Michel Lamothe

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In this paper we present the concept of a robotic instrument for in situ luminescence dating of near-surface sediments on Mars. The scientific objectives and advantages to be gained from the development of such an instrument are described, and the challenges presented by the Mars surface environment to the design and operation of the instrument are outlined.
Two experiments were conducted to evaluate the use of neutral detergent insoluble nitrogen (NDIN) at a single in situ incubation time point to estimate the undegradable intake protein (UIP) in forages as well as to compare rates of NDIN degradation. Forage samples in Exp. 1 comprised diet samples collected from range and meadow pastures monthly from May(More)
A new technique for multistep phase-contrast image processing is presented. The N-step method consists of simply forming the linear average of the N-1 adjacent phase-difference signals. It has similar noise reduction properties as other multistep techniques, but the simplicity of the noise variance of the N-step technique allows intuitive insight into(More)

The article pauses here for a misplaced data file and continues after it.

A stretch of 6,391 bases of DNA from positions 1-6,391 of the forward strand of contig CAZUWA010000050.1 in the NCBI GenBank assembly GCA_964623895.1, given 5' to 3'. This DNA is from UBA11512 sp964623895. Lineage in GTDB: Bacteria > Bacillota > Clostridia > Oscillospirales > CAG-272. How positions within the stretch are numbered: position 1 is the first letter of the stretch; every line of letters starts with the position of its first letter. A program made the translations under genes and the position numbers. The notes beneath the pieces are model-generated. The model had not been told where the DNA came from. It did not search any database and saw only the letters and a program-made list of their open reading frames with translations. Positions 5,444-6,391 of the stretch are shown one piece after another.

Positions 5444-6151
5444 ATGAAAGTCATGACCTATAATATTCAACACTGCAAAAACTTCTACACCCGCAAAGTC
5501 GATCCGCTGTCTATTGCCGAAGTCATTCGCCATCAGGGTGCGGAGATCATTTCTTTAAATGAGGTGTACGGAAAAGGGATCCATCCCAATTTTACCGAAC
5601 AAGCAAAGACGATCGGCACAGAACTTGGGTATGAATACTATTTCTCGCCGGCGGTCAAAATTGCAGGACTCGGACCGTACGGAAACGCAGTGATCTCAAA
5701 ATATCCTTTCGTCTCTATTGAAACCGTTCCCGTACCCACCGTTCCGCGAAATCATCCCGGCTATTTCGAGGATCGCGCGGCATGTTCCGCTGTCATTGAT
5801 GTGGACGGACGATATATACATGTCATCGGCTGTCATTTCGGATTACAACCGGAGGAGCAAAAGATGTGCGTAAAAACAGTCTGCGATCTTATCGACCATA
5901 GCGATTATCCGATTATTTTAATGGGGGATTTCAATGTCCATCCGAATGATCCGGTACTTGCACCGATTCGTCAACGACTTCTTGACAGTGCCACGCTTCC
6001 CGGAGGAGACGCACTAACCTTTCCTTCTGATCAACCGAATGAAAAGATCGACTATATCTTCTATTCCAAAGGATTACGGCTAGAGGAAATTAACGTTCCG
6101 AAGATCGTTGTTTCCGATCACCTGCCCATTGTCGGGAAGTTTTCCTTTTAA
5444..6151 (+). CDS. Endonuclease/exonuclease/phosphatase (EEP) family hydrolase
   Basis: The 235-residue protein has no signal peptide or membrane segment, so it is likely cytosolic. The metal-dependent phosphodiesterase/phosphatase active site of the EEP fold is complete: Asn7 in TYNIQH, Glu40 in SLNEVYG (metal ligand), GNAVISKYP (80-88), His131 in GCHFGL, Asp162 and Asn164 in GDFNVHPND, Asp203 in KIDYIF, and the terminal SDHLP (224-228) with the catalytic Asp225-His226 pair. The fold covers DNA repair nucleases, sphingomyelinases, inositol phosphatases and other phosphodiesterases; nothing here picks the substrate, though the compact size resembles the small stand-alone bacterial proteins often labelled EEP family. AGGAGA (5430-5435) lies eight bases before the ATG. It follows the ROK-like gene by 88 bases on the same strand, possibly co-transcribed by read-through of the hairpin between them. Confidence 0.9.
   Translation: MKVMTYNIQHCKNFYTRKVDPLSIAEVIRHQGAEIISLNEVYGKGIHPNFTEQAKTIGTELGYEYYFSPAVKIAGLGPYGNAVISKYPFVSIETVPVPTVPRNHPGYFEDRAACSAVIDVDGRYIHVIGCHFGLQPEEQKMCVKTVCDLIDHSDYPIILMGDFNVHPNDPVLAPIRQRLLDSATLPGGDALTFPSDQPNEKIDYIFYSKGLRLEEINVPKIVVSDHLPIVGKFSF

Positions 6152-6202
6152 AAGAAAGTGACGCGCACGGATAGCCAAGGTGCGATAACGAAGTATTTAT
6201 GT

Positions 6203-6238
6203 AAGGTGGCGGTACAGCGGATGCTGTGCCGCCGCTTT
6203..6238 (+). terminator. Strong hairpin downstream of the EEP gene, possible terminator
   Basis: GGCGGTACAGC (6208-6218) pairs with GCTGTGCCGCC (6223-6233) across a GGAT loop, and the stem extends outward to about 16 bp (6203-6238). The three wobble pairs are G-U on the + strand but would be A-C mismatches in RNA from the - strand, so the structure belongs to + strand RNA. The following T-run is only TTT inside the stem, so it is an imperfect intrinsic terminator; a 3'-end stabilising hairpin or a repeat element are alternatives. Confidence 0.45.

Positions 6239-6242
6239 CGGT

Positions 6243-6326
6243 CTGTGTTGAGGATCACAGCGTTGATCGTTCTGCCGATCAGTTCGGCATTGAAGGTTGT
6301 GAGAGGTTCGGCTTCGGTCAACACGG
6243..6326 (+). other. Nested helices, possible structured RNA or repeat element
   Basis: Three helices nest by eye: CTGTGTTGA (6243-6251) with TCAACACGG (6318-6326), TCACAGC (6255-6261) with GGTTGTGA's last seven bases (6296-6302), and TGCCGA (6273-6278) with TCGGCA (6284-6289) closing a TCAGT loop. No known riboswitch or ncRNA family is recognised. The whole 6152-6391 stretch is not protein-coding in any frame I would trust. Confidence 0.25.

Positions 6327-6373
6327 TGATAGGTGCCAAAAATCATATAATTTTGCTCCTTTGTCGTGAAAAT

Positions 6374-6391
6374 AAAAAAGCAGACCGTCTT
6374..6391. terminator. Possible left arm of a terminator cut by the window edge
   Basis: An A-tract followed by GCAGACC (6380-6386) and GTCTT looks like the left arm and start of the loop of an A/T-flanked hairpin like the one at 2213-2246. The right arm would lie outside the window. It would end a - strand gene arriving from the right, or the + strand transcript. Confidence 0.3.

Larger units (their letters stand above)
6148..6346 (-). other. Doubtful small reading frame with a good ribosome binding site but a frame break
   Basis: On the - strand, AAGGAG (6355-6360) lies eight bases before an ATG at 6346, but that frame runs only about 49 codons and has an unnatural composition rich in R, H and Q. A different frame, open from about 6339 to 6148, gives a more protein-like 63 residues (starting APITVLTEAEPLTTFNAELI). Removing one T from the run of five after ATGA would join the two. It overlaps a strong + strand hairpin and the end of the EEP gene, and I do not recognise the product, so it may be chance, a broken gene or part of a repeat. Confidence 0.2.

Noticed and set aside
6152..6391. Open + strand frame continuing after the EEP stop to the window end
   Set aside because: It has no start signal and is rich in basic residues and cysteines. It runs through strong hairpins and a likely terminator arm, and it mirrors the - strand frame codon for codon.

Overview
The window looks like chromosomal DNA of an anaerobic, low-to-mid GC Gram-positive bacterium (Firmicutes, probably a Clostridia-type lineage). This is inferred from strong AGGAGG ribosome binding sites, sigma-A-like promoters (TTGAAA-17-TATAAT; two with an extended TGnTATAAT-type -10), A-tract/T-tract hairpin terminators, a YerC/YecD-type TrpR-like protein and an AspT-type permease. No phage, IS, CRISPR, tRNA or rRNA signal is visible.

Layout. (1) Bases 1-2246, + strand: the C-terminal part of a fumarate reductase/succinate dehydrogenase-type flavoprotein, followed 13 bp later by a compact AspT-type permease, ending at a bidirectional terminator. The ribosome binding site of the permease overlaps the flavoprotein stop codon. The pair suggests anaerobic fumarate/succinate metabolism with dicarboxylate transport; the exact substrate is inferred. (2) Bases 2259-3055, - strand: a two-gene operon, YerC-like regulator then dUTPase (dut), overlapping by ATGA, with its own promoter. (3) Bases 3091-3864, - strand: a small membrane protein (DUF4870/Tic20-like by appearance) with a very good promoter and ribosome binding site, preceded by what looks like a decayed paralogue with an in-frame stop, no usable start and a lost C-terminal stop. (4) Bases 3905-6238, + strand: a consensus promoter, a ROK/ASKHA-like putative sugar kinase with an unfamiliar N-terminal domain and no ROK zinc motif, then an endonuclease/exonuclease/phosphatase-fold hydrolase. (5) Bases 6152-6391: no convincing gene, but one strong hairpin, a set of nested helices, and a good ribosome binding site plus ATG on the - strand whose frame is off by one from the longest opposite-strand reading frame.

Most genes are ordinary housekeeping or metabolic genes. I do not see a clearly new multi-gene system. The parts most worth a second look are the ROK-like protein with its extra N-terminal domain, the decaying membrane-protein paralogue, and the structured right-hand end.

The Hyperspectral and Luminescence Observer (HALO) instrument concept, designed to conduct surface mapping of Mars as part of the Mars Sample Return Network (MSRNET) program utilizes a number of innovative elements to allow mapping of surficial geology of large parts of Mars at high spectral and spatial resolution, with wide wavelength and areal coverage,(More)
Four experiments were conducted to evaluate RUP content and digestibility for smooth bromegrass, subirrigated meadow, upland native range, and warm-season grasses. Samples were collected from esophageally cannulated cows or ruminally cannulated steers. Forages were ruminally incubated in in situ bags for durations of time based on 75% of total mean(More)
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